Seaton: When The New Jersey Almost Became The Wrestling Capital Of The World

They don’t call New Jersey the “garden state” for nothing (unless its because you can’t fit the state of oil and gas refineries on a license plate), but for a brief and shining moment, the meadowlands of Jersey were almost the epicenter of masked wrestling in the western hemisphere. After all, so much unused space, except for the occasional mob hit victim’s final resting place, shouldn’t go to waste, or so wannabe wrestling promoter Pee Wee Nugent thought.

Pee Wee came to wrestling honestly, his mother, the famed Philly ingenue Busty Galore, married Trenton “Lucha Libre” accountant Ted, and settled in Perth Amboy. Like every young man of his age with a dream, the hope of building a stadium to host wrestling’s greatest legends consumed him. So when his father was doing the books for Teamsters President Jimmy Hoffa, he pitched his idea, to use pension funds to build a giant stadium which would serve as the wrestling capital of the world.

Hoffa, for his part, was in desperate need to find someplace to park the money beyond the reach of the feds, and readily agreed. Unfortunately for Pee Wee, certain other concerns with the feds took most of Hoffa’s time, during which New Jersey got wind of the brilliant idea and cut a deal with the New York Giants to build a stadium so New Jersey could pretend it had a professional sports team like real states. Pee Wee was crushed when he learned his dream was dead.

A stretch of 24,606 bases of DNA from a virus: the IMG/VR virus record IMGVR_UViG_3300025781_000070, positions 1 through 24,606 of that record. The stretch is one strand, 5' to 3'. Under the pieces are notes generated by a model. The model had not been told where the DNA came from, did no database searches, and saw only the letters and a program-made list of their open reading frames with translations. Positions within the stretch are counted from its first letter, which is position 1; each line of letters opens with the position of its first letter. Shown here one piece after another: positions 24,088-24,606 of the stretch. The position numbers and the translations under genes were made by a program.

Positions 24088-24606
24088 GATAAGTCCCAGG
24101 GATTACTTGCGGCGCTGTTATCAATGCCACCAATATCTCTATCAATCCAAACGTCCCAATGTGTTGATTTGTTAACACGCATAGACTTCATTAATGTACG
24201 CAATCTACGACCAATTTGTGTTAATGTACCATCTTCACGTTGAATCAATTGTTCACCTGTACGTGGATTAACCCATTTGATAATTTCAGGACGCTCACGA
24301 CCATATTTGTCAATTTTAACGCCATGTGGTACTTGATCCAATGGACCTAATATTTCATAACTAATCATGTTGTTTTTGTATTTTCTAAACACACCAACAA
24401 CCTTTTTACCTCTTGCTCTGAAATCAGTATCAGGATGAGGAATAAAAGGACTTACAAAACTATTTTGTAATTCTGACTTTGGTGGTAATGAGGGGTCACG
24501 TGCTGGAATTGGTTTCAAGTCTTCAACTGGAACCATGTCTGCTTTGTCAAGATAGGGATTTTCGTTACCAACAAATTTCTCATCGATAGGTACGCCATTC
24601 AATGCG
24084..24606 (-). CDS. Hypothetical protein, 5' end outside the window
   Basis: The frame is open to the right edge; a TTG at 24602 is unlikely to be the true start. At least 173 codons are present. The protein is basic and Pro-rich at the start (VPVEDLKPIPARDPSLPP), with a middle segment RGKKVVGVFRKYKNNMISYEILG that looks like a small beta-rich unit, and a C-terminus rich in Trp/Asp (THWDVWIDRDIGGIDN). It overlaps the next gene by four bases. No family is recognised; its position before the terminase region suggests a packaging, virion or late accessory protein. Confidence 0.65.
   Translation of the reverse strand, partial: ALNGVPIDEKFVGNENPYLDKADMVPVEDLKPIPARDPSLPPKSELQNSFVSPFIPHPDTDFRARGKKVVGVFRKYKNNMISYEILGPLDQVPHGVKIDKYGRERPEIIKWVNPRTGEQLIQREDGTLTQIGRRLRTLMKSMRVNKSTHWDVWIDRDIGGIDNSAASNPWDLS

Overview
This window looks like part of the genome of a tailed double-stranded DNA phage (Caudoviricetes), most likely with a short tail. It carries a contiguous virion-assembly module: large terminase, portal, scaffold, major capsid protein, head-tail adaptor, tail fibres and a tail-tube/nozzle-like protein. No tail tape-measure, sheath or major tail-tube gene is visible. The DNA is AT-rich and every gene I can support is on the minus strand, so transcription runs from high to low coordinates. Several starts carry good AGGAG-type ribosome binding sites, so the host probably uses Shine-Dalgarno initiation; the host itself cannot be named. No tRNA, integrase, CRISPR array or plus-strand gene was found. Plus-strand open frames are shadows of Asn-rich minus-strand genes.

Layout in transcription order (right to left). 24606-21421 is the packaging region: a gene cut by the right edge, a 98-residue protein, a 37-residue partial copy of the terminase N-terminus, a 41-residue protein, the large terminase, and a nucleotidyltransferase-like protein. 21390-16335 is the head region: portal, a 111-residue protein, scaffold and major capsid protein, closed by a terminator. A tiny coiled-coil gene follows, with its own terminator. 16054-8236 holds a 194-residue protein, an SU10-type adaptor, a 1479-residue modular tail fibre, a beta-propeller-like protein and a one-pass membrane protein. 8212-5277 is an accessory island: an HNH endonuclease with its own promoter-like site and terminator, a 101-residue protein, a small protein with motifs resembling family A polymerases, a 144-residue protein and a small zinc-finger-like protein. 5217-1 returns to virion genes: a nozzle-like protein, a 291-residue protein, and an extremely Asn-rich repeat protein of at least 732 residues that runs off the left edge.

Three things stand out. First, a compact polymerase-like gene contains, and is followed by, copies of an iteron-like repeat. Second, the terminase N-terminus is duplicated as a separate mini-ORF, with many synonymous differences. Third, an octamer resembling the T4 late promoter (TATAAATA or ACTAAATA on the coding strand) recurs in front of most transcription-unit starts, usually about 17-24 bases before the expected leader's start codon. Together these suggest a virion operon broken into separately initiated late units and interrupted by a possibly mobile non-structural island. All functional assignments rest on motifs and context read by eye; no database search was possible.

Pee Wee later went on to design and build the collapsible chairs used in wrestling matches to beat people over the head, whether in the ring or the audience. He attempted to corner the mask market as well, but his efforts at creating a polyurethane face covering that would overcome the basic need for oxygen proved too difficult to accomplish.

After bankruptcy and three failed marriages, all to one-time world champion Trish Status, Pee Wee died alone and the few body parts that remains after he was eaten by his starving cats were cremated and spread in his beloved meadowlands.

[Ed. Note: Chris Seaton was suddenly unavailable to do his Friday Funny following a vicious cat attack and was replaced at the last moment by Duffy McMahon, Connecticut’s foremost wrestling historian. Thanks again for filling in, Duff.]

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